Saturday, September 14, 2019

Can Seniors Gain Muscle?

The good news is YES – seniors can add muscle mass just like younger folks!   Several studies have proven that even seniors who have never exercised can increase muscle mass.

A study published in August of 2019 compared rates of protein synthesis (the process by which muscle fiber size is increased) between Endurance-Trained Master Athletes to Untrained Seniors.   The results showed there was NO DIFFERENCE in the muscle building response to resistance training between the two groups!

This was a big surprise to researchers who expected the Master Athletes would have an increased ability to build muscle.    As per the lead researcher Dr. Leigh Breen:

“Our study clearly shows that it doesn’t matter if you haven’t been a regular exerciser throughout your life, you can still derive benefit from exercise whenever you start.”

The Benefits of Resistance Training for Older People

Sarcopenia, the loss of muscle with aging, is an inevitable part of growing older and without any intervention you can expect to lose about 15% of your muscle mass between the age of 30 and 80.

This loss of muscle mass is directly related to a person’s ability to maintain an independent lifestyle.     The fact is without adequate muscle mass and the strength it brings people gradually lose their ability to perform activities of daily living including sitting and standing without assistance, walking up and down stairs, and preventing falls when balance is challenged.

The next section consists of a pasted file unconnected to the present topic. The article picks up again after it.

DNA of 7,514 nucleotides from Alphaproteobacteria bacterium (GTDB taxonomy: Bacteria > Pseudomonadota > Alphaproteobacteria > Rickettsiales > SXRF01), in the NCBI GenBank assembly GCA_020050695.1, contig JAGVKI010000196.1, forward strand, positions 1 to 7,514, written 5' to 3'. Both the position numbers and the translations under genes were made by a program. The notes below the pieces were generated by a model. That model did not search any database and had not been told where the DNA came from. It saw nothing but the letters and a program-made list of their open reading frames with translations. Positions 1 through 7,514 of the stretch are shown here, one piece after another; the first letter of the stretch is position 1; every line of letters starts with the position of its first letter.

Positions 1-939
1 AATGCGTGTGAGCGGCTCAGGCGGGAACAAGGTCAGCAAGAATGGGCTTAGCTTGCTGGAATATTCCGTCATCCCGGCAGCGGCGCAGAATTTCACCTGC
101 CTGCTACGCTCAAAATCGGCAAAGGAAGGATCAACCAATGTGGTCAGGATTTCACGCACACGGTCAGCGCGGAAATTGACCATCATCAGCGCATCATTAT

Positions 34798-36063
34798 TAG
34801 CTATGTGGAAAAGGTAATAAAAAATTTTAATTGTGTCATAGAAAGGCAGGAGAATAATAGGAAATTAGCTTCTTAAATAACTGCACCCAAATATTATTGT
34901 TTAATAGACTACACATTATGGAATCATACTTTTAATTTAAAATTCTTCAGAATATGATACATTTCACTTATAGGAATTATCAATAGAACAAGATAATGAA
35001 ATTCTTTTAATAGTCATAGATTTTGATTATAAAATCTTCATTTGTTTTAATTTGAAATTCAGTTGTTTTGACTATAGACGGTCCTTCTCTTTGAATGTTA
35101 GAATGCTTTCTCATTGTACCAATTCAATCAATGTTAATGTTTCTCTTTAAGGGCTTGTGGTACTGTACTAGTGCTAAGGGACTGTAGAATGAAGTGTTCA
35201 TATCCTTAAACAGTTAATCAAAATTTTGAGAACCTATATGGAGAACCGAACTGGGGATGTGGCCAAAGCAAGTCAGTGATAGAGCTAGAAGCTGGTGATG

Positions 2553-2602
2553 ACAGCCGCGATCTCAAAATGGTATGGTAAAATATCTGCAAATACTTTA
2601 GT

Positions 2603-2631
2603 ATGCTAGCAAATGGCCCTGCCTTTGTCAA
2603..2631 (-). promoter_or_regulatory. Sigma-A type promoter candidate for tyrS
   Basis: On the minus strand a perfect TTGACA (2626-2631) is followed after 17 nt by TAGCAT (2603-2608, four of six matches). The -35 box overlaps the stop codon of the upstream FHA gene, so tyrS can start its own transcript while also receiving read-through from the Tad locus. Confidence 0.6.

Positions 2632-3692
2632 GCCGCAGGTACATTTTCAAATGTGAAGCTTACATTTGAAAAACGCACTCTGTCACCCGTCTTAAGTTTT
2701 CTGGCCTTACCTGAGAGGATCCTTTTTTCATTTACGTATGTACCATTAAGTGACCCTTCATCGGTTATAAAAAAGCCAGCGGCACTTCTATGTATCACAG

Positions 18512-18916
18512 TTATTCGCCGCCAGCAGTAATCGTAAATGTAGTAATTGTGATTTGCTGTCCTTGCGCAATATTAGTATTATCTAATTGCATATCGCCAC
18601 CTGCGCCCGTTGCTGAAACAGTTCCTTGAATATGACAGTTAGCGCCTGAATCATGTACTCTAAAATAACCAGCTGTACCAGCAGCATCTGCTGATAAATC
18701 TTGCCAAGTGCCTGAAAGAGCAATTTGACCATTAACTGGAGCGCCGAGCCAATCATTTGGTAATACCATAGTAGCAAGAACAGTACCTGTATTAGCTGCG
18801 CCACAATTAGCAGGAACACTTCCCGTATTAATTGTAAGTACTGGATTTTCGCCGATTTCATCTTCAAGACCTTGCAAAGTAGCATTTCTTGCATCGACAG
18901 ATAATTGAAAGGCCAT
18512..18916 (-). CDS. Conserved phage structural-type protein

So, maintaining muscle mass while we age is VERY important.    Other benefits of resistance training in older folks include:

Improved Walking Ability – a study showed that after 12 weeks of resistance training seniors over age 65 were able to walk 38% further without resting!

Joint Pain Relief – resistance training increases the strength and resilience of muscle, tendons, and ligaments around joints which can take stress off the joints and help ease pain while increasing mobility.

Improved Blood Sugar Control – resistance training also helps to control blood sugar levels in people with Type 2 diabetes.

Improved Mental Health – resistance training also increases your production of key growth factors like Brain Derived Neurotrophic Factor (BDNF).    BDNF is often referred to as “miracle grow” for the brain because of its potent effects on increasing neuron growth.   This helps explain why resistance training helps prevent dementia!

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